After a long deliberation, the United States Court of Appeals for the DC Circuit finally ruled on two key cases late this spring. While I am not a lawyer, there are some interesting implications for mailers going forward. Let's take a look at each of the cases to see what mailers can expect in the future.
The Exigency Case
The Postal Accountability and Enhancement Act of 2006 (PAEA) gave mailers rate predictability by tying rate increases for each Market Dominant class to the Consumer Price Index (CPI). However, a provision in PAEA allowed the Postal Service to request a higher rate increase in "extraordinary and exceptional" circumstances. The USPS first filed for an exigent price increase in 2010. After many years of back and forth, a 4.3% increase was approved by the PRC in 2013 and was first applied in 2014. The PRC limited the exigent surcharge duration by stating that USPS must remove it when it had earned $2.8 billion in profit. USPS opened a case with the court of appeals, believing that the price increase should be permanent.
On June 5, 2015, just months away from USPS reaching its $2.8 billion limit, the appeals court issued their ruling. While it agreed that the exigent surcharge should not be permanent, it disagreed with the methodology used to calculate the profit limit. In the PRC calculation, it used the amount of mail lost, but did not compound the amount when mail was lost over multiple years. This "count once" philosophy limited the amount of revenue USPS could claim. The appeals court agreed with USPS that the "count once" rule didn't make sense, and ordered that the PRC modify their calculations without this rule applied.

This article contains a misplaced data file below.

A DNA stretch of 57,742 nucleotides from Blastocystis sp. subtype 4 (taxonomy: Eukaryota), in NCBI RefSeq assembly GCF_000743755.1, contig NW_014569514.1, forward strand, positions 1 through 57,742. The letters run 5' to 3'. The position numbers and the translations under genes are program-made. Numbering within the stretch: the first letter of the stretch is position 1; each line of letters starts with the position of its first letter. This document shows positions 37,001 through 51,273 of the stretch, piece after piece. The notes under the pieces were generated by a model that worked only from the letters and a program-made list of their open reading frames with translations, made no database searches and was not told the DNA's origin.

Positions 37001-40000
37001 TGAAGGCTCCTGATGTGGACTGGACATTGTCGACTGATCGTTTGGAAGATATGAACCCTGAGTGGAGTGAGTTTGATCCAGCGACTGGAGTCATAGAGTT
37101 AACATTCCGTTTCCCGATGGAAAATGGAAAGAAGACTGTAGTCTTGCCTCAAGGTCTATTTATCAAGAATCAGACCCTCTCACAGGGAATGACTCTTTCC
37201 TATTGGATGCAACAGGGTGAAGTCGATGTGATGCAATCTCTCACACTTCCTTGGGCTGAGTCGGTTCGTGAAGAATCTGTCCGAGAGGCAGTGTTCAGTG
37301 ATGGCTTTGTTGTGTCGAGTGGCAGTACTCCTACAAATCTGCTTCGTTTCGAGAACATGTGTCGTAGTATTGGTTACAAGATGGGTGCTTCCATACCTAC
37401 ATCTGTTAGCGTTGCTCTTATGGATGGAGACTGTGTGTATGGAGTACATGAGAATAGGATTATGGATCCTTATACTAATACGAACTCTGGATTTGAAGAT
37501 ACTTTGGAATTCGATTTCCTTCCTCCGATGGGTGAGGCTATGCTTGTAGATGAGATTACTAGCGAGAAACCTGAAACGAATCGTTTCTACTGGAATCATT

What This Means for Mailers
There are two initial takeaways from this ruling. First, the exigent rates will eventually be rolled back. This is great news for mailers whose postage budget is already very tight. However, the new question is when. Depending on how the PRC re-calculates the profit limit, the exigent prices could be around slightly longer than originally planned or for years to come. USPS has requested to keep the 4.3% surcharge in place until the new number is determined by the PRC. If approved, it's unlikely that the rollback will happen in 2015, so mailers thinking about their remaining budget should keep this in mind. Industry is concerned that safe guards be put into place to protect mailers form USPS over collecting on exigent revenue. If the new number is more than what USPS has collected, industry is requesting that it be applied to future CPI. Once the rollback is implemented, it is unlikely that there will be many longstanding effects; ideally, this would bring back some of the mail volume lost due to the increased prices.
The Full-Service Case